Your dog was diagnosed with a hiatus hernia? What exactly is it? How does it manifest itself and how is it treated?
What is a hiatus hernia?
A hiatus hernia occurs when the upper part of the stomach, called the cardia, passes through the natural opening of the diaphragm called the esophageal hiatus. In a hiatus hernia, part of the stomach is in the chest cavity instead of the abdominal cavity.
There are several types of hiatus hernia and they can be distinguished as follows:
Type 1 hiatus hernia in which the junction between the esophagus and stomach and part of the stomach slides through the esophageal hiatus. This is the most common type of hiatus hernia.
Type 2 hiatal hernia or paraesophageal hiatal hernia where only the fundus of the stomach (upper stomach) or another abdominal viscera passes through the diaphragm without displacement of the junction between the esophagus and the stomach which remains in the abdominal cavity.
Hiatus hernia type 3 when type 1 and type 2 hernias are associated.
The hiatus hernia of type 4 which is a type 3 hernia complicated by the passage of other organs through the natural orifice of the diaphragm.
What causes hiatal hernia in dogs?
In some cases, hiatal hernia is a congenital anomaly, present from birth. And, although all breeds of dogs can be affected, some breeds of dogs seem to be predisposed to it. This is notably the case for brachycephalic breeds such as the Shar Pei, English Bulldog, French Bulldog, Chow Chow, Boston Terrier and Pug.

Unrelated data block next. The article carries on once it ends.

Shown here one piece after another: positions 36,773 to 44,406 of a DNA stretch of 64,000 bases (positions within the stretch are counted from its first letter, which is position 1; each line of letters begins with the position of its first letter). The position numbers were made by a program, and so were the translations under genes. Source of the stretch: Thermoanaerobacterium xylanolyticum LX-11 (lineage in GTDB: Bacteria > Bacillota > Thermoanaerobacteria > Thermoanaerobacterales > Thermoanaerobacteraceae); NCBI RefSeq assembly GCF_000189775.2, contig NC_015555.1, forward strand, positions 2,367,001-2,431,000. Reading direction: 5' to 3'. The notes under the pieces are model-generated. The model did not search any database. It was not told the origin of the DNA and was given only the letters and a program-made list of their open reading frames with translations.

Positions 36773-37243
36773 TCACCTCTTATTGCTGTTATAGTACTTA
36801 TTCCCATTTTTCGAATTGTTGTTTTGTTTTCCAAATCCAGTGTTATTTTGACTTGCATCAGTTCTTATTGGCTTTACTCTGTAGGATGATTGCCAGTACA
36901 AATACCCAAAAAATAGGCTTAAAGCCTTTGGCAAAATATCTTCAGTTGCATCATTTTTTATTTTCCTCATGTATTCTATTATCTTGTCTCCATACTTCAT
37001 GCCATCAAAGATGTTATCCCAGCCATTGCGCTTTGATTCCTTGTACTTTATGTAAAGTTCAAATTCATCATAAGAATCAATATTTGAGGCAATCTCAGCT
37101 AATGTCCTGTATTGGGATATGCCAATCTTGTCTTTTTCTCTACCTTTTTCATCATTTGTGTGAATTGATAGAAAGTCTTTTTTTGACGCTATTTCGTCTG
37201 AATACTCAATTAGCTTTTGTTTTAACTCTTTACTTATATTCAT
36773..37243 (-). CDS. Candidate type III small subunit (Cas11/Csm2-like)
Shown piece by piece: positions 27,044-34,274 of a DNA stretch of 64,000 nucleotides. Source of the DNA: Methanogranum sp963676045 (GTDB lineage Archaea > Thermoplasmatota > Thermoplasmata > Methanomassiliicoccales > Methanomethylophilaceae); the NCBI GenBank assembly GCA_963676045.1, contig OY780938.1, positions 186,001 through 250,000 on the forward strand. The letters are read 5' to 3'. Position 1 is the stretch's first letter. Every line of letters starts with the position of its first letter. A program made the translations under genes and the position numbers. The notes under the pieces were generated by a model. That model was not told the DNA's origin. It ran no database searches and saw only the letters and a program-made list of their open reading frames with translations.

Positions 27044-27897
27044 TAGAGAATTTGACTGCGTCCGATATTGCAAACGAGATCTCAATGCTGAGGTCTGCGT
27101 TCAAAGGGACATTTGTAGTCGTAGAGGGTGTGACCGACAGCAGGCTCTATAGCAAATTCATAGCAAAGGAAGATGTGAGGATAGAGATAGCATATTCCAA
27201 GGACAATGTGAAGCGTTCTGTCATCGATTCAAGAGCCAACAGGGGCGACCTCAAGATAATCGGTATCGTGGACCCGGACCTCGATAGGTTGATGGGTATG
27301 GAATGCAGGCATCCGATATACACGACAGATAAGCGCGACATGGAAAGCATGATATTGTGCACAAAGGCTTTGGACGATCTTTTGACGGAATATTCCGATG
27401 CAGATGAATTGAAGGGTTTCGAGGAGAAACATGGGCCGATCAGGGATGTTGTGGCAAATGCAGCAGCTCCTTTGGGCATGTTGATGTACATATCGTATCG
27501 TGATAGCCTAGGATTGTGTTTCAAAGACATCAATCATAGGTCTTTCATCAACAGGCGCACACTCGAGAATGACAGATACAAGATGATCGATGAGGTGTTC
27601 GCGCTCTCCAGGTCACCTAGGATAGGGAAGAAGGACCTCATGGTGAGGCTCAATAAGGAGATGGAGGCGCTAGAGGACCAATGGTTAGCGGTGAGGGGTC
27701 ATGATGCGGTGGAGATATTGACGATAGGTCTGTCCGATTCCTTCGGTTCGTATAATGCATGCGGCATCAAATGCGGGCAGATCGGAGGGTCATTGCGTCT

Hiatal hernias can also be acquired as a result of chest or abdominal trauma or during the obstructive respiratory syndrome that affects brachycephalic breeds.
What are the symptoms of a hiatus hernia?
The most common symptoms associated with hiatal hernias are vomiting and excessive salivation (or ptyalism). Affected dogs may also experience regurgitation, coughing, anorexia, weight loss and breathing difficulties often associated with false-swallow pneumonia.
When hiatus hernia is congenital, symptoms appear before the age of one year and can even sometimes coincide with weaning, around 2 months of the dog’s life.
How is a hiatus hernia diagnosed?
Diagnosis is based on medical history, clinical signs and chest X-rays. Most dogs require an X-ray with preparation that involves the ingestion of baryte to reveal the hernia. Esophagogastric endoscopy may also be performed.
How is a hiatus hernia treated?
A conservative medical treatment will generally be prescribed for dogs that do not require surgical treatment.
This medical treatment is based on :
anti-secretory drugs and proton pump inhibitors to control esophagitis and gastroesophageal reflux.
antiemetics to calm vomiting,
a special low-fat diet to promote gastric emptying.
Antibiotics are used as needed to fight any secondary infection, especially if aspiration pneumonia develops.
In severe or chronic cases that do not respond well to medical treatment, surgery is recommended. The techniques then vary according to the type of hiatus hernia. In brachycephalic dogs, it is usually necessary to surgically correct the respiratory disorders before intervening on the hiatus hernia.